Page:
West SA, Smith TG, Nee S, Read AF: Fertility insurance and the sex ratios of malaria and related hemospororin blood parasites.J Parasitol 2002, 88: 258–263.PubMed
Gardner A, Reece SE, West SA: Even More Extreme Fertility Insurance and the Sex Ratios of Protozoan Blood Parasites.J Theor Biol 2003, 223: 515–521.View ArticlePubMed
Paul REL, Raibaud A, Brey PT: Sex ratio adjustment inPlasmodium gallinaceum.Parassitologia 1999, 41: 153–158.PubMed
Taylor LH, Mackinnon MJ, Read AF: Virulence of mixed-clone and single-clone infections of the rodent malariaPlasmodium chabaudi.Evolution Int J Org Evolution 1998, 52: 583–591.
May J, Falusi AG, Mockenhaupt FP, Ademowo OG, Olumese PE, Bienzle U, Meyer CG: Impact of subpatent multi-species and multi-clonal plasmodial infections on anaemia in children from Nigeria.Trans R Soc Trop Med Hyg 2000, 94: 399–403.View ArticlePubMed
Taylor LH, Walliker D, Read AF: Mixed-genotype infections of the rodent malariaPlasmodium chabaudiare more infectious to mosquitoes than single-genotype infections.Parasitology 1997, 115: 121–132.View ArticlePubMed
Ferguson HM, Mackinnon MJ, Chan BH, Read AF: Mosquito mortality and the evolution of malaria virulence.Evolution 2003, 57: 2792–2804.PubMed
Timms R, Colegrave N, Chan BH, Read AF: The effect of parasite dose on disease severity in the rodent malariaPlasmodium chabaudi.Parasitology 2001, 123: 1–11.View ArticlePubMed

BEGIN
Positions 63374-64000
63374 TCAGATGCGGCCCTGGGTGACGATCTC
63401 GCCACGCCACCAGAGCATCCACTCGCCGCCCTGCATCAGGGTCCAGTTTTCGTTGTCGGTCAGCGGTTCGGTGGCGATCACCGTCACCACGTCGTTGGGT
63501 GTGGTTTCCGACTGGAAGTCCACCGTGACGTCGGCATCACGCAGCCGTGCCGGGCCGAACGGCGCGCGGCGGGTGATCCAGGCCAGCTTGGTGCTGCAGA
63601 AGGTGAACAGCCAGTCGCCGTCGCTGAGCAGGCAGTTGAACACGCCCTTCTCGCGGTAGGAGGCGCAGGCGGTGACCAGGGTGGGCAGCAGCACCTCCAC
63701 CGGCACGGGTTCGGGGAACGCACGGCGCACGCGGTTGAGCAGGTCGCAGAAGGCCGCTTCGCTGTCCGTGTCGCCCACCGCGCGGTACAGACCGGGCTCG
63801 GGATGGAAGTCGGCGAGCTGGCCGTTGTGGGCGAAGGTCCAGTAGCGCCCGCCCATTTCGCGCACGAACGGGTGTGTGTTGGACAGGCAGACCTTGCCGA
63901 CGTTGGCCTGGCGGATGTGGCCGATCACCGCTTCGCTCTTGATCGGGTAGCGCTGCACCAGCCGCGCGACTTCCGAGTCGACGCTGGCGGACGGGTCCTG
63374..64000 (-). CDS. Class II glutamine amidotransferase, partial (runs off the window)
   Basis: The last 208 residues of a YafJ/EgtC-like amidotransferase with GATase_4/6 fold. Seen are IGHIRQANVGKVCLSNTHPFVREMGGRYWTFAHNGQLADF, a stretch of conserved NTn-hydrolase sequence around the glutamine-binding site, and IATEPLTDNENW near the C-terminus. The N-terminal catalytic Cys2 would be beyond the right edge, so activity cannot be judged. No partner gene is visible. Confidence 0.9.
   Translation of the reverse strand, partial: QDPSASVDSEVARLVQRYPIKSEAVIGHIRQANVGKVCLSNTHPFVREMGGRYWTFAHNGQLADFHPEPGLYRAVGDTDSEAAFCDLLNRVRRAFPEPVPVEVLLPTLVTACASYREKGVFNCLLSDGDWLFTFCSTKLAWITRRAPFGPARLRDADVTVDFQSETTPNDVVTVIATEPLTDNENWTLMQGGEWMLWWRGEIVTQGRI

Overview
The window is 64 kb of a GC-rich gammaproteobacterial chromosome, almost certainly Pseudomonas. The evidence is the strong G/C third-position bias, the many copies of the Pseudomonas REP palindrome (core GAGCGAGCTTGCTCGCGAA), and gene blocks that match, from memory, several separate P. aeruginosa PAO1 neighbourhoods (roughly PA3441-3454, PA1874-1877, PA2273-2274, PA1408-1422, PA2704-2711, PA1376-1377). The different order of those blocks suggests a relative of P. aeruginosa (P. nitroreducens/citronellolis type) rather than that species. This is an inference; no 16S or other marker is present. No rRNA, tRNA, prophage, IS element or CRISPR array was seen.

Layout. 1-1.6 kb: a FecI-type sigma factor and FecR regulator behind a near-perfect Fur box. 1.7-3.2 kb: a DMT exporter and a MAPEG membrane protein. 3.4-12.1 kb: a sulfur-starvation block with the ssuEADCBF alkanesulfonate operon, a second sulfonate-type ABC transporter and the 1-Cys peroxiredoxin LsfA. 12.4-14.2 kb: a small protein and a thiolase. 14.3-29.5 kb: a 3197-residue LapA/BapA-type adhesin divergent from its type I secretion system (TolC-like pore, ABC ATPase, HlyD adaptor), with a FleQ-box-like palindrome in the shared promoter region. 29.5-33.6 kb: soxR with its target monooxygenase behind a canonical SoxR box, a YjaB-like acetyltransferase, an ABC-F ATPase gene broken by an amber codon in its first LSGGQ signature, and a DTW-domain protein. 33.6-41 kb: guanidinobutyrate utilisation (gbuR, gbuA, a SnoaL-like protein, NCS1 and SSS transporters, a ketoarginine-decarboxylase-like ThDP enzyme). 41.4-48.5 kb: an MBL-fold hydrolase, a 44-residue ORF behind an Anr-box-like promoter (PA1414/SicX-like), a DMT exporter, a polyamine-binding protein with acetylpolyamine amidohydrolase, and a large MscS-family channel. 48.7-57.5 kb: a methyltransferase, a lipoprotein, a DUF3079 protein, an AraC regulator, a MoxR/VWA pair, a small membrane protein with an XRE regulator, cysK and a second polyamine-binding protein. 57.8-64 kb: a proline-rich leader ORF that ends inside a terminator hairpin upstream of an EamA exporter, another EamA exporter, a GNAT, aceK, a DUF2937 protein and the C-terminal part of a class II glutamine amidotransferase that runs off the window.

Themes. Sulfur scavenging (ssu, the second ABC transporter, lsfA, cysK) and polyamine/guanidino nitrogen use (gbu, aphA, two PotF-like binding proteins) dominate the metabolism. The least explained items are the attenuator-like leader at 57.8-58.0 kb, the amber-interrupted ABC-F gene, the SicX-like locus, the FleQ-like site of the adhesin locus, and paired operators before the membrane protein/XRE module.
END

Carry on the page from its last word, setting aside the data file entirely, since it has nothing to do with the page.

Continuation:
Dye C, Hasibeder G: Population dynamics of mosquito-borne disease: effects of flies which bite some people more frequently than others.Trans R Soc Trop Med Hyg 1986, 80: 69–77.View ArticlePubMed
Hasibeder G, Dye C: Population dynamics of mosquito-borne disease: persistence in a completely heterogeneous environment.Theor Popul Biol 1988, 33: 31–53.View ArticlePubMed
Babiker HA, Walliker D: Current views on the population structureof Plasmodium falciparum: implications for control.Parasitol Today 1997, 13: 262–267.View ArticlePubMed
Paul REL, Ariey F, Robert V: The evolutionary ecologyof Plasmodium.Ecol Lett 2003, 6: 866–880.View Article
Read AF, Mackinnon MJ, Anwar MA: Kin-selection models as evolutionary explanations of malaria.In Adaptive dynamics of Infectious Diseases: In Pursuit of Virulence Management(Edited by: Dieckmann U, Metz JAJ, Sabelis MW, Sigmund K). Cambridge: Cambridge University Press 2002, 165–178.View Article
Buckling A, Read AF: The effect of partial host immunity on the transmission of malaria parasites.Proc R Soc Lond Biol Sci 2001, 268: 1–6.View Article